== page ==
If you were at the doctor and she said "the blood tests were back," "we need to operate," let's "prep for the mastectomy." Most people would seek a second opinion. Why...because the issue is too important to merely rely on the first test. When it matter to you - you retest.

P.S. I will address the Defendant's ability to do their own retesting in my next entry.

 

I Want To See A Replay

I was reading DUI Attorney Mark Steven's blog and he touched upon a subject that concerns many DUI attorneys.  Why don't more police officers videotape DUI arrests?  Clearly, this would be the best evidence of a person's degree of impairment.  So, why not use videotape in a DUI investigation?

Mark addresses this issue in his post Why Aren't Most New Hampshire DWI Arrests Video Recorded?  He writes:

Just about everywhere you go today in public you are being videotaped. You are videotaped at your bank, supermarket, shopping mall, drive through lines for fast food, donut shops, even little convenience stores. Just about every place is equipped with a video camera these days. If someone holds up a little store or commits just about any crime in public there is a video of the event on the evening news, copied from a surveillance camera. It has become very inexpensive to capture a high quality audio and video recording for safety and security purposes of just about every aspect of our everyday lives.

When you watch cop shows at night all sorts of DWI and other arrests are captured on cruiser videos all over the country. You can see clearly and hear easily whether the driver is drunk or not on these video recordings made from cruiser cameras. Police departments all around the country also video and audio record bookings. With a good quality video recording little is left to the imagination as to whether the driver was really drunk or not. So why aren't most DWI arrests in New Hampshire video and audio recorded?

Is it a "safety issue"? It would seem unlikely that there is a safety issue here that doesn't exist in any other part of the United States. Is it cost? That seems unlikely with the massive amount of money being thrown into inefficient DWI roadblocks and inaccurate hand-held breath testing gadgets. Last year stories were published about a $400,000.00 "batmobile" for the local police to use during DWI roadblocks. It cannot seriously be argued that the police cannot afford to videotape DWI arrests.

So if it's not safety and it's not cost, what could it be? We all know that DWI is a serious law enforcement concern; we hear that all the time, year after road-blocking year. Wouldn't the best way to prosecute a drunk driving case be to show the judge or jury a videotape of the driver if he or she was really drunk? So why don't the police want to show a videotape of a drunk driver at a drunk driving trial?

Could it be that some of the people arrested for drunk driving are not drunk? Or that they really don't act and speak as drunkardly as the police reports describe? It is easy enough to form your own conclusions as to why most DWI arrests are not videotaped.

Think about the power a videotape could have in a DUI case.  When a person has a blood test result of .200, there is an expectation that person will be acting in a certain manner (generally, this manner is face down, on the floor, drunk.)  A video showing them walking around, following a police officer's instructions and responding appropriately to instructions may make a person (like a juror) question the accuracy and reliability of that test result. 

What is a "Super" Extreme DUI?

The "Super" Extreme DUI is a relatively new creation by the Arizona State Legislature.  The language of the statute does not actully refer to the word "super."  Most attorneys have simply adopted this name because of the harsh "super" jail sentence that can result from a conviction of this law.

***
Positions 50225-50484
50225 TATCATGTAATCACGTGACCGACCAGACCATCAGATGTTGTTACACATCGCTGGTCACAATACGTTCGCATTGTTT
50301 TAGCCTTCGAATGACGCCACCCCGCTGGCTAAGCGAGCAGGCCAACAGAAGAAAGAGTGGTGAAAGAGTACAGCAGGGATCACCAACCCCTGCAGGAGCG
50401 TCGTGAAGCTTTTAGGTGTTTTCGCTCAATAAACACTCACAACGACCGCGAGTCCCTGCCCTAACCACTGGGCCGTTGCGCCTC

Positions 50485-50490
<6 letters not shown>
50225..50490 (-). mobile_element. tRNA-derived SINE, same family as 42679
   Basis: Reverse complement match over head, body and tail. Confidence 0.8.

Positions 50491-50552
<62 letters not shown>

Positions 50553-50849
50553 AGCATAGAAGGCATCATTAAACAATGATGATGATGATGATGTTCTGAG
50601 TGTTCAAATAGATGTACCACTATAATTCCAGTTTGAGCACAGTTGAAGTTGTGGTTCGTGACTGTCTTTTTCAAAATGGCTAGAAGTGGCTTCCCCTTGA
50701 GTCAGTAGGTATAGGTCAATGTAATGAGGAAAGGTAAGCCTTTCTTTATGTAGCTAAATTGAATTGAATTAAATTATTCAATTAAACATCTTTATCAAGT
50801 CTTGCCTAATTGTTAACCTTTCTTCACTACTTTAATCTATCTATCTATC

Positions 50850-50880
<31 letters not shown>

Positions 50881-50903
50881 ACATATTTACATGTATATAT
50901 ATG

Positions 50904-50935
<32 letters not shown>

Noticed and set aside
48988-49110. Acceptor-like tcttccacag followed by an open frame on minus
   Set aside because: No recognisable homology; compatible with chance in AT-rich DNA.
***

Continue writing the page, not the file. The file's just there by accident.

To be convicted of this law a person must be proven to have been driving and have a blood alcohol concentration of .200 or above.  The resulting jail term, which is only one of several penalties, is a minimum of 45 days.  The good news regarding this statute is there are several cases currently challanging the legality of the statute.

 

Services

Lawrence Koplow defends all types of DUI and vehicular crimes cases, including:

Mr. Koplow also defends traffic crimes and driver's license issues such as driver's license suspensions, speeding tickets and photo radar tickets.  Mr. Koplow and his firm have extensive experience resolving issues with the Motor Vehicle Division (MVD) of the Arizona Department of Transportation.  This area of his practice includes the following types of cases:

As a former a vehicular crimes prosecutor Mr. Koplow has unique experience defending felony vehicular crimes charges.  Vehicular cases, such as drunk-driving accidents, are the most challenging types of criminal case and require extensive training and experience.  Mr. handles the following types of vehicular crimes cases:

Mr. Koplow also represent defendants in appeals and / or post-conviction relief motions for all of the above charges.  Mr. Koplow may handle other types of cases for his clients, however, these cases are accepted on a case-by-case basis.

PUBLICATIONS AND PRESENTATIONS

  • Accreditation, Lies, and ISO Standards:  The Continuing Scottsdale Saga, 27th Annual Aggressive Defense of the Accused Impaired Driver conference, Arizona Attorneys for Criminal Justice, Tucson, Arizona, May 10, 2014.
  • Winning a Blood Case When They Say Everything Looks Perfect, June 26, 2014, APDA Statewide Conference, Tempe, Arizona, June 27, 2013.
  • Daubert and the Scottsdale Crime Lab: Separating Science from Science, 2013 APDA Statewide Conference, Tempe, Arizona, June 27, 2013.
  • Trial Tactics that Work, 25th Annual Aggressive Defense of the Accused Impaired Driver Seminar, Arizona Attorneys for Criminal Justice, Tucson, Arizona, May 2012.
  • Prosecutor and Defense Professionalism, Maricopa County Attorney Office Training and Development
  • Civil Aspects of Impaired Driving Cases, The Arizona Association of Civil Defense Attorneys
  • Impaired Driving Investigations for Law Enforcement, The Northern Arizona Police Department 
  • Challenging Blood Alcohol Measurements, In Vehicular Homicide Cases (Chapter), Defending DUI Vehicular Homicide Cases, Aspatore Publishing, 2015 Edition.

AWARDS

Lawyer Of The Year For Outstanding Contribution To DUI Defense Award, May 1, 2015, by Arizona Attorneys For Criminal Justice.

For Additional Information or Case Review:

Contact Lawrence Koplow online or call him at his office at (602) 494-3444.  Mr. Koplow and his firm will be available to help you solve your legal problems.